Curing the Nature Deficit

July 1, 2012: Milkman’s Lane, Yellow Creek Ravine, Mud Creek Ravine, Don Valley Brickworks.

In his book Accidental City, Robert Fulford wrote about Toronto’s ravines:

The ravines are to Toronto what canals are to Venice and hills are to San Francisco. They are the heart of the city’s emotional geography, and understanding Toronto requires an understanding of the ravines.

If you’re not familiar with Toronto’s ravine system, I recommend the blog, Toronto Ravines and Trails with Abbey. It’s the personal blog of a Toronto father who has chronicled his adventures exploring Toronto’s ravines with his five-year old daughter.  Of course, if you have a literary bent, there’s always Margaret Atwood‘s Cat’s Eye to read,  in which Toronto’s ravines figure prominently.

Walking in Toronto’s ravines has become a Canada Day ritual for us, those years when we can’t get out of the city (read: most years). There is nothing like an amble along a sun-dappled trail to get the imagination flowing. Not five steps on to Milkman’s Lane, and the boys had launched into a new game of their own devising, which continued, unabated, until they finally stopped to smell (or water) the roses at the Evergreen Brickworks, our destination of the day:

P.S.: We’re wishing our American readers, family and friends a very happy, relaxing and restorative Fourth of July.  Whether you spend the day in a ravine, at a beach, at a barbeque or just in the company of people you love, we hope today is a good one.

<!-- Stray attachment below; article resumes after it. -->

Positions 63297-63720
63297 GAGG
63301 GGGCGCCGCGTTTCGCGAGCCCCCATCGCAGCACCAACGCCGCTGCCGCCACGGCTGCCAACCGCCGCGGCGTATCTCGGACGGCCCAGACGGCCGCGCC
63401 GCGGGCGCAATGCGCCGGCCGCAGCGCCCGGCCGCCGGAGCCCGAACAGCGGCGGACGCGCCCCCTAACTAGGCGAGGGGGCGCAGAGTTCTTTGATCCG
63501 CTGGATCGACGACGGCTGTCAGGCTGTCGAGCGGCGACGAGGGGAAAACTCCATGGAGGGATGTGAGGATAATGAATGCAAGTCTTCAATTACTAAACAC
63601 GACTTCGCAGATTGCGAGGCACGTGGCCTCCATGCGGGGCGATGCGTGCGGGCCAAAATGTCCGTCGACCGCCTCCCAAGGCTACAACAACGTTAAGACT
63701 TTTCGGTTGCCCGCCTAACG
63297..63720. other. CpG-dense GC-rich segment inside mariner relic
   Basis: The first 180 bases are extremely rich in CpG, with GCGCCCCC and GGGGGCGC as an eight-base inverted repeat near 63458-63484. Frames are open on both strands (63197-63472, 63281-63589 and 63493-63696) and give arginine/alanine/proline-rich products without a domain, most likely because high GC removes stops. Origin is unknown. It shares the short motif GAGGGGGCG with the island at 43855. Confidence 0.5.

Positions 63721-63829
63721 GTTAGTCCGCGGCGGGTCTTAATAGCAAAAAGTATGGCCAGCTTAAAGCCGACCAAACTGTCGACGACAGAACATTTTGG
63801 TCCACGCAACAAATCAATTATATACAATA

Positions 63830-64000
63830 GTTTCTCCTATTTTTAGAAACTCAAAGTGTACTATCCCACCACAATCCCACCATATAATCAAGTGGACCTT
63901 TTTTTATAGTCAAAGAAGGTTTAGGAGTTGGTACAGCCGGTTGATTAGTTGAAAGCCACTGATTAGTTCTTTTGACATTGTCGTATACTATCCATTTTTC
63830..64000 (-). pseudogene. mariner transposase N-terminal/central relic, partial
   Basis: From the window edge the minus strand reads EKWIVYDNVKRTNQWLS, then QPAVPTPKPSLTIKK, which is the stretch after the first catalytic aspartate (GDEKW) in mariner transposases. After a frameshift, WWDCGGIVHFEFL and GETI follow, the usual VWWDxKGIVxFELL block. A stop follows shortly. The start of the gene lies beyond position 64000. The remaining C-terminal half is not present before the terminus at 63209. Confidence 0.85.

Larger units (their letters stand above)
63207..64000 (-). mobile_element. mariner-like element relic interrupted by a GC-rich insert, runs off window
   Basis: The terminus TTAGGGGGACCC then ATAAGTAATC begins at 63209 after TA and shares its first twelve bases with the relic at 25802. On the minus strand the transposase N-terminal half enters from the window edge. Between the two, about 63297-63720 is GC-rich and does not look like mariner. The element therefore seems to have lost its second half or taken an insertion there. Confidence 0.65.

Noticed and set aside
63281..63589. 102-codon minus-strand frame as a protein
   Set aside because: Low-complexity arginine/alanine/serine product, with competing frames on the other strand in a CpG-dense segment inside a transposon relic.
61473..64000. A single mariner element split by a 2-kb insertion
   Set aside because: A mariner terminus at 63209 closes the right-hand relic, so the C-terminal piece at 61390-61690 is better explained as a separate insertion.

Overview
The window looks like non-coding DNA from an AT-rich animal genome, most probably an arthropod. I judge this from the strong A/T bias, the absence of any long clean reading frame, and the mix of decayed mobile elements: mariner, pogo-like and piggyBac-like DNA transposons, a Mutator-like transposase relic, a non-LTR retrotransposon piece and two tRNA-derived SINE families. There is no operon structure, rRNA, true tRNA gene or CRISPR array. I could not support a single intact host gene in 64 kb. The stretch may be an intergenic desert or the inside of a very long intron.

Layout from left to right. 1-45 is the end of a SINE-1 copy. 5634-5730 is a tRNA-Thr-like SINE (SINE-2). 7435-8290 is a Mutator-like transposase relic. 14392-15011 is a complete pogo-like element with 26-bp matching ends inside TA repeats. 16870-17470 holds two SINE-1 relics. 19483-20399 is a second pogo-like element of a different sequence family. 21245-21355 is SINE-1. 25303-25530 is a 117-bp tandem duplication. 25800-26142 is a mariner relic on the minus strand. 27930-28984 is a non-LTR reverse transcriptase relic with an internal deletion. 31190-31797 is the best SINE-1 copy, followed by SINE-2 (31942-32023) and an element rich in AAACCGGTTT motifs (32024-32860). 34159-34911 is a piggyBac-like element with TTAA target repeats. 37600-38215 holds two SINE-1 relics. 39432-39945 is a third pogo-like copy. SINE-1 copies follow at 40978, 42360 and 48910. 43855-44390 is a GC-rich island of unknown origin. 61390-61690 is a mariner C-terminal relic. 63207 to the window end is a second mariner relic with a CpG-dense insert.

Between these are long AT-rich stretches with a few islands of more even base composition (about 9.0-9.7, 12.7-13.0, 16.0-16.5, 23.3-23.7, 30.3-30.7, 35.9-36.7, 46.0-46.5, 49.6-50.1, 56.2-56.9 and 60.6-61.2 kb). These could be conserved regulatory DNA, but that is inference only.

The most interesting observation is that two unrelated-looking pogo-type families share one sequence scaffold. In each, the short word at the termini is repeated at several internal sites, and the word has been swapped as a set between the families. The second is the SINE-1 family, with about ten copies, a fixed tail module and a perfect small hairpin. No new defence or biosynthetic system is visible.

5 thoughts on “Curing the Nature Deficit

  1. Marcelle, I also love Toronto’s ravines, and miss them! Another book in which they figure is “Fugitive Pieces” by Anne Michaels, which I highly recommend if you haven’t read it!

  2. I read it in Chicago, where it did likewise. (Aside: While there, I went to dinner with a visiting speaker, originally from Greece, and the topic of Jews in Greece during WWII came up. It turned out his family had sheltered a number during the war. It was poignant to make this connection because of the novel.)

    And yes, we do have mountains! They are much more scenic than ravines, but there is something to be said for the numerous bike paths, creeks and bridges, and semi-wilderness feel (in parts) of the ravines in the middle of urban Toronto!

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